The Dreaded Plateau

Plateaus are something you’ll have to contend with from time to time. It occurs when your body no longer responds to the exercises that you are doing. This is one of the main reasons why people don’t succeed in their fitness journey. They see the results diminish, so they stop working out. But you can avoid this pitfall by consistently switching up your workout routine.

If we are doing the same exercises day after day and start to see results, the natural inclination is to keep doing the same routine until you get to your goal. The only problem is, the body doesn’t work that way. The body adapts to what we give it. Although it seems counter-intuitive to change a workout program that is working well for you, this is exactly what will take you to the next level.

To sign up for The Gym, call us at 801-934-3975.

Time and Intensity

My general rule of thumb is forty minutes of weight training and twenty minutes of cardio.1 The changes you make in the routine are through varying the exercises and intensity. Increasing intensity—how hard you work your body in a given amount of time—in your workout program is important if you want to see results.

You should not be working out longer than 60 minutes unless you are extremely advanced in your fitness journey, or are competing in certain sports or marathons. If you are going for normal health results, progressively add more work within that 60-minute time frame to get your body to respond. You do this by increasing the intensity of exercises over time: from walking to jogging to running, from a flat surface to a steep incline, and by using resistance
training sets like drop sets and super sets that really challenge the muscles. But remember that you should only be increasing your intensity in small increments.

To sign up for The Gym, call us at 801-934-3975.

General Concepts

Nutrition

Nutrition is eating a balanced diet of nutrients to achieve your fitness goals. This is done with a focus on eating the macronutrients—protein, carbohydrates, and fats—while also eating nutrient-dense foods in order to increase energy, maintain a healthy body weight, and live a life full of vitality.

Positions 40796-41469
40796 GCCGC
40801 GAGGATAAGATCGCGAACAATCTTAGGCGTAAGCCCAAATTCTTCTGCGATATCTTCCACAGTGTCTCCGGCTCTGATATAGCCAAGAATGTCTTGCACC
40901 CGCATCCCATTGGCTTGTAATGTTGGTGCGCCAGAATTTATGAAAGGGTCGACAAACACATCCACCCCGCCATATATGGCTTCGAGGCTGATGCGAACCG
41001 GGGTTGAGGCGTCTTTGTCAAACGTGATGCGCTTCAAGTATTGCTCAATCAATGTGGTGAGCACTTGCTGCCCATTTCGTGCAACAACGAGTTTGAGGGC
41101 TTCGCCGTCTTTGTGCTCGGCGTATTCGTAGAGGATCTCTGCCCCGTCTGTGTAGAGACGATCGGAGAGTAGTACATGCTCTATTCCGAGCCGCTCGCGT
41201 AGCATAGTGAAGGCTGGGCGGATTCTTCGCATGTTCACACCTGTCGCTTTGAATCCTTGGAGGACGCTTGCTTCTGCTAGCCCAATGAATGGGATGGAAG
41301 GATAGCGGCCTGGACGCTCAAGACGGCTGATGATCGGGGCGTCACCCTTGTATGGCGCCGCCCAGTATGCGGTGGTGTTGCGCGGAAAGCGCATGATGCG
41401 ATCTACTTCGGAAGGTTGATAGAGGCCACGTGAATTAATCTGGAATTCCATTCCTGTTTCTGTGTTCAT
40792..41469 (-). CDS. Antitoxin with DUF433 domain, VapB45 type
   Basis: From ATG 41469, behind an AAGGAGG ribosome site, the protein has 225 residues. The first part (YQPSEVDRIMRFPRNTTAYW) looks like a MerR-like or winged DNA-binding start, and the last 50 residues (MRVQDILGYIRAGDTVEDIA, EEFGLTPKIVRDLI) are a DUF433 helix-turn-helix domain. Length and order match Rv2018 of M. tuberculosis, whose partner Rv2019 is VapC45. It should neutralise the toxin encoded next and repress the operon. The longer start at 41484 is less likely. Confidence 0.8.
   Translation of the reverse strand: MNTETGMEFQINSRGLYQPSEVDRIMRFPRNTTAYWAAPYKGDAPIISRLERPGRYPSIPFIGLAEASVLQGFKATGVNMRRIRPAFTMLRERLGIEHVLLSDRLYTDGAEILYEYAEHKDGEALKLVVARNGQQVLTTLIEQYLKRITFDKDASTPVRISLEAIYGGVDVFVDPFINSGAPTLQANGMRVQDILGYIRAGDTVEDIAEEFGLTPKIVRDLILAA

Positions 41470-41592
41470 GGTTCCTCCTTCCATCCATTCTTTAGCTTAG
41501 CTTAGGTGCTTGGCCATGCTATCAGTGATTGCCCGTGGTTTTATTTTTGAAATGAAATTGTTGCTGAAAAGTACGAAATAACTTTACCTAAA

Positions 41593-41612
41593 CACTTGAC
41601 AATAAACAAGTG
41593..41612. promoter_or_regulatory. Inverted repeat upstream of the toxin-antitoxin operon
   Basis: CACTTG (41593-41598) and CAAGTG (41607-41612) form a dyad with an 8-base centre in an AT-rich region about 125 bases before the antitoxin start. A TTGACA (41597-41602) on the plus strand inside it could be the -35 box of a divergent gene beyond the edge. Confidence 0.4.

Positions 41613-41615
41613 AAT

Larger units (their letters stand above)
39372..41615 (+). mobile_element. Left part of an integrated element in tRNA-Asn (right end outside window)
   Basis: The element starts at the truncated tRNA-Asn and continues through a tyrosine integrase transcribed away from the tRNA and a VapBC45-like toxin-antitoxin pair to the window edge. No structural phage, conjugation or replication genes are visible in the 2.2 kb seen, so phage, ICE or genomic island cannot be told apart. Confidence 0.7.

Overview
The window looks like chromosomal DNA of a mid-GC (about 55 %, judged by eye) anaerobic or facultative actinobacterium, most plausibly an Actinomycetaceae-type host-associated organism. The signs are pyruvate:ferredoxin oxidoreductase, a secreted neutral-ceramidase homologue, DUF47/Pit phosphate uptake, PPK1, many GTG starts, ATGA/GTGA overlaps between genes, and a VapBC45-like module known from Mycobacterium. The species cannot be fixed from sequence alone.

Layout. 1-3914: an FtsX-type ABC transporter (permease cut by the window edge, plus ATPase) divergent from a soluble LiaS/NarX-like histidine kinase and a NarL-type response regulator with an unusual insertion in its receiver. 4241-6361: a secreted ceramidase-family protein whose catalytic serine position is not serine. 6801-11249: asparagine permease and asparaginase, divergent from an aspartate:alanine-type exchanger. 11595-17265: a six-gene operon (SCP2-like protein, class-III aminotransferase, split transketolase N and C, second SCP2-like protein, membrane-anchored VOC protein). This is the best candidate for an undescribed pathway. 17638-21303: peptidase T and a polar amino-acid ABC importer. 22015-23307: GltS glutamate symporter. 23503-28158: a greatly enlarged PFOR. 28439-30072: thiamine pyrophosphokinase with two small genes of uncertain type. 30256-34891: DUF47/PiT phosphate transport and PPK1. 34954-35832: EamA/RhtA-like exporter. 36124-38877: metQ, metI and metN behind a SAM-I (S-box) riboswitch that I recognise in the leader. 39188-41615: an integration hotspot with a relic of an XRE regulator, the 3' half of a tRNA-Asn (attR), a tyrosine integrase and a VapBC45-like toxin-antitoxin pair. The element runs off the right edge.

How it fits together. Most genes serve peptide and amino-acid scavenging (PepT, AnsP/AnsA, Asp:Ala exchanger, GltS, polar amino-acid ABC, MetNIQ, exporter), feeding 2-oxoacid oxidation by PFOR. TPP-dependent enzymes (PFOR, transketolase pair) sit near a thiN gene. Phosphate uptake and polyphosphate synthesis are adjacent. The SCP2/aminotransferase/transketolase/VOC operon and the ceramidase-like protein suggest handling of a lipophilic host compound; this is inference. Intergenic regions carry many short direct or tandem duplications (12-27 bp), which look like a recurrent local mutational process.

Resistance Training

Resistance training is the use of resistance in the form of body weight, weighted machines, dumbbells, barbells, etc. Resistance training will help increase lean muscle tissue as well as flexibility.

Cardiovascular Training

Cardiovascular training, or “cardio,” is accomplished by using equipment such as treadmills, stationary bikes, and elliptical machines or by performing body-weight exercises such as swimming, running, and hiking. Cardiovascular training is designed to increase your heart rate. This can provide you with many health benefits such as decreased blood pressure, reducing your risk for diseases such as heart disease, and reduced stress.

Lifestyle

The effects of lifestyle are often overlooked when trying to get fit. There are several factors that play a role in how well your body responds to your workouts. These include sleep, hydration, stress levels, and mental health. Pay close attention to these factors inyour life and work at keeping them in an optimal state.

For example, if you are sleep-deprived, your body won’t have a chance to recover sufficiently from your workouts. Lack of sleep causes your cortisol levels to increase and puts the body into a catabolic state. Catabolism is a form of destructive metabolism; it inhibits the body from recovery—and inhibits weight loss, if that is your goal.

To sign up for The Gym, call us at 801-934-3975.

Society and You

All advertising is designed to hit your insecurities so that you can purchase things to fix yourself. You know, like the picture of the guy with the perfect abs or the girl with the thighs that don’t have an ounce of cellulite on them.

But remind yourself that those pictures are airbrushed and digitally enhanced for the specific purpose of attacking your inner core self-value and your self-image in order to take money out of your wallet and put it into the pocket of Company X.

I personally hate this marketing tactic. It certainly gives people the wrong impression about how they should look and feel. I have a friend who works very closely in the “industry of perception,” as I like to call it, and he says that everything that they do is to make us believe that we, the general public, are somehow “messed up” and need to be fixed.

I want to challenge you to stop comparing yourself to those photographs in magazines and ad campaigns. It’s okay to like how the pictures look and want to strive to achieve similar attributes, but itis not okay to base your self-worth on those pictures.

We are not “messed up” physically but we are getting “messed up” mentally by giving up on our own potential when we think we can’t measure up to images of body that are illusions.

Instead, the best way to measure your success is to compete against yourself. Know what specific goals you want to achieve. Know why you want to achieve them.

Look at your core issues and face them. Change your inner dialogue. Know that part of the achievement is simply working to better yourself every day. Then focus 100 percent of your energies on reaching those goals and before you know it you will be there! Healthier in body and mind.

To sign up for The Gym, call us at 801-934-3975.